John Geiger and Alanna Mitchell’s Franklin’s Lost Ship received considerable publicity in the lead-up to its publication, with the book becoming just as notable in some quarters as the discovery it celebrates. While some commentators stressed the disputes the book spawned over who deserves most credit for finding the Erebus, our own reviewer, Adriana Craciun, hones in on the parallels the book draws between the actions of John Franklin and his modern day admirer Stephen Harper. “It is an interesting choice,” says Craciun, “linking the visions of two controversial men whom you see as heroes, especially when one of them was at the helm of the worst disaster in exploration history.”
Few recent trends in government finance have been as subject to vociferous debate as the rise of public private partnerships or PPPs. Our contributor Michael Fenn looks at a new book which is critical of the trend. “The ground between the ideological left and the ideological right on the topic appears to leave little room for objective, evidence-based analysis and hypotheses,” states Fenn. And no one can deny the significance of this debate: “Over the next several years, Canadian governments at all levels will undertake a multi-billion dollar attack on the so-called infrastructure deficit.” That makes choosing the right procurement methods doubly important.
What accounts for the architectural genius of Frank Gehry? Our contributor Martin Laflamme provides an answer in a review of two new books on the Canadian-born architect. Laflamme notes that some of the earliest seeds were planted during Gehry’s early years in Toronto when the young boy erected structures out of wood scraps on the floor of his grandparents’ house on Beverly Street, just a few blocks away from the site of what would later be his main Canadian commission, the redesigned and expanded Art Gallery of Ontario. But the bulk of Gehry’s inspiration, it becomes clear, occurred after he and his family moved to Los Angeles, which has been his main base ever since.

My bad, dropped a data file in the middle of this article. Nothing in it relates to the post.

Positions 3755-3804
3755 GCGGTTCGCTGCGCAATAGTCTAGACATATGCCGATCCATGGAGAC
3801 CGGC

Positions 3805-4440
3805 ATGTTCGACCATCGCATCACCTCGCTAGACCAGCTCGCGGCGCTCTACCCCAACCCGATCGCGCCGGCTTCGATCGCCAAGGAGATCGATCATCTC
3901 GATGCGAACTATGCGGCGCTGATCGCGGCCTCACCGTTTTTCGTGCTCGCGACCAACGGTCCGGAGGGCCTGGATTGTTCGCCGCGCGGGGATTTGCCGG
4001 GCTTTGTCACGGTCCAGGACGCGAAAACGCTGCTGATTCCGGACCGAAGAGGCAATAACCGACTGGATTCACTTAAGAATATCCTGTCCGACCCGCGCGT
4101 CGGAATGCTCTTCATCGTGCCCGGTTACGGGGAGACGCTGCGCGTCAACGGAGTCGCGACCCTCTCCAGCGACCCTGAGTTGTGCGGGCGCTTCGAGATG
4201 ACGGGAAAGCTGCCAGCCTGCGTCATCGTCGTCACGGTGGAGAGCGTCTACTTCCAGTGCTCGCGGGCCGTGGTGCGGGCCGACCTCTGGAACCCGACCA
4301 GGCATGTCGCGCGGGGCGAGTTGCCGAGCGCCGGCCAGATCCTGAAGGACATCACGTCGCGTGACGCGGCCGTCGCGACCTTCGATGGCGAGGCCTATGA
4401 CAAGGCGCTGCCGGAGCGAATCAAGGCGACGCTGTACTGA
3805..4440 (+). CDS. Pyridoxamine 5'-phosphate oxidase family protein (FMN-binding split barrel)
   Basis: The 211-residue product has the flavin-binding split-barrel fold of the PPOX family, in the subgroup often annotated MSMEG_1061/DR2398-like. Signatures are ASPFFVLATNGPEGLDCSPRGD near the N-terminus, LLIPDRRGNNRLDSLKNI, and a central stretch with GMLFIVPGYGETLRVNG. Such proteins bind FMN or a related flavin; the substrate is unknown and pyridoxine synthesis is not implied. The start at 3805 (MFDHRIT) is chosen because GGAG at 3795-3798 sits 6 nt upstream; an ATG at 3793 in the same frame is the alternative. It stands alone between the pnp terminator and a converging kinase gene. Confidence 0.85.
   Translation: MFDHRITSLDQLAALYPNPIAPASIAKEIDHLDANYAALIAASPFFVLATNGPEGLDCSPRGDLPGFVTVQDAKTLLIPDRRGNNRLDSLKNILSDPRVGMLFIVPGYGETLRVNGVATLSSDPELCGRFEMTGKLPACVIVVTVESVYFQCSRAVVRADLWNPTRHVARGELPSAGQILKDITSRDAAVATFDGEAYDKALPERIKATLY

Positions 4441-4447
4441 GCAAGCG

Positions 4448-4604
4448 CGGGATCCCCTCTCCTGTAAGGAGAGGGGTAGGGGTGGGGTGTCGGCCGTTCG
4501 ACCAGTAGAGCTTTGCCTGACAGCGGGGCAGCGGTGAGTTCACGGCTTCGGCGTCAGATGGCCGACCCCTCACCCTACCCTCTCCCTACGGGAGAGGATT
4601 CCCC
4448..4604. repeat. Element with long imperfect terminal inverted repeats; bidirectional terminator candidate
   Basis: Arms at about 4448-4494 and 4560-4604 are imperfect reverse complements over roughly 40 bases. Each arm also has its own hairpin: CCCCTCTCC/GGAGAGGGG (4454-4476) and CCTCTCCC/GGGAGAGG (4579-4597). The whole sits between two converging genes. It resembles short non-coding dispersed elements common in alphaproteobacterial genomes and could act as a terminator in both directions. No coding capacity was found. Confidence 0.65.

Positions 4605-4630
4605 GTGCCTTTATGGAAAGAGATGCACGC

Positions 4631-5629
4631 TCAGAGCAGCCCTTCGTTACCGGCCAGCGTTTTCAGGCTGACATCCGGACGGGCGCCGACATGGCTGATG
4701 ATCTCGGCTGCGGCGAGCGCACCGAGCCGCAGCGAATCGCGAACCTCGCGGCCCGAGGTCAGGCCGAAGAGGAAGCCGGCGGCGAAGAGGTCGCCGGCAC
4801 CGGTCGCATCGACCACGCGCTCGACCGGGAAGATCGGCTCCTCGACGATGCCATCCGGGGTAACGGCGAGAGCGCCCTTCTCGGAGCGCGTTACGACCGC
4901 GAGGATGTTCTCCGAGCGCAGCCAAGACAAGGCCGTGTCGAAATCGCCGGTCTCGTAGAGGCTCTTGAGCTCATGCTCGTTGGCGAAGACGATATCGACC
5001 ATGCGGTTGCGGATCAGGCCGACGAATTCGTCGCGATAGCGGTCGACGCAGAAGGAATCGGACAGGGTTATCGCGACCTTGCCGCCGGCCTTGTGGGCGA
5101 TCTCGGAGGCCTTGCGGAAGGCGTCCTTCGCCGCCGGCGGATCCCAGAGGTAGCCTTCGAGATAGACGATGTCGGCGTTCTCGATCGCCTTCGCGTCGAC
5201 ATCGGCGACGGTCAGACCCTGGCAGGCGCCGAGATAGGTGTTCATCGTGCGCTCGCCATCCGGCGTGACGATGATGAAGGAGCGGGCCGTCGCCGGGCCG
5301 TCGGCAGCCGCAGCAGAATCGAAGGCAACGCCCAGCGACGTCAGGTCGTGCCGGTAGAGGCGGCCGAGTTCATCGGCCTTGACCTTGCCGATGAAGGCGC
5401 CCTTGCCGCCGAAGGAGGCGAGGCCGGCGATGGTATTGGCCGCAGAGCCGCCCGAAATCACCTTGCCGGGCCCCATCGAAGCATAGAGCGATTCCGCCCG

And there is much more, Daniel Joseph conducts a tour of troubling new forms of labour exploitation in the digital age, Valerie Knowles takes a backward glance at the rise of the Canadian Pacific as a national institution, Stuart Thomson digs into the instrumental fantasies employed by rapper Rich Terfry in his new memoir, Ivor Tossell reviews the record of some of Canada’s worst mayors and Michael Dawe dissects the political overtones of our modern conception of the cowboy on both sides of the border. Ann Walmsley and Susan Walker review new novels by Lawrence Hill and Dianne Warren, and our poetry pages feature the works of Bruce Meyer, Lisa Martin, Benjamin Hertwig and Maureen Hynes.
Meanwhile, in this month’s letters section there are responses from Paul Conway on a review in the November issue by Naoko Asano, and by Thea Cacchioni and Jarkko Jalava, Stephanie Griffiths, and Michael Maraun on reviews of their books in the December issue.
As 2016 begins we look forward to a year of continued growth and change at the LRC. One of those changes, coming with the May issue, will be the ending of my interim editorship. Stay tuned for the announcement of exciting new permanent arrangements for the magazine’s editorial chair. In the meantime, happy reading.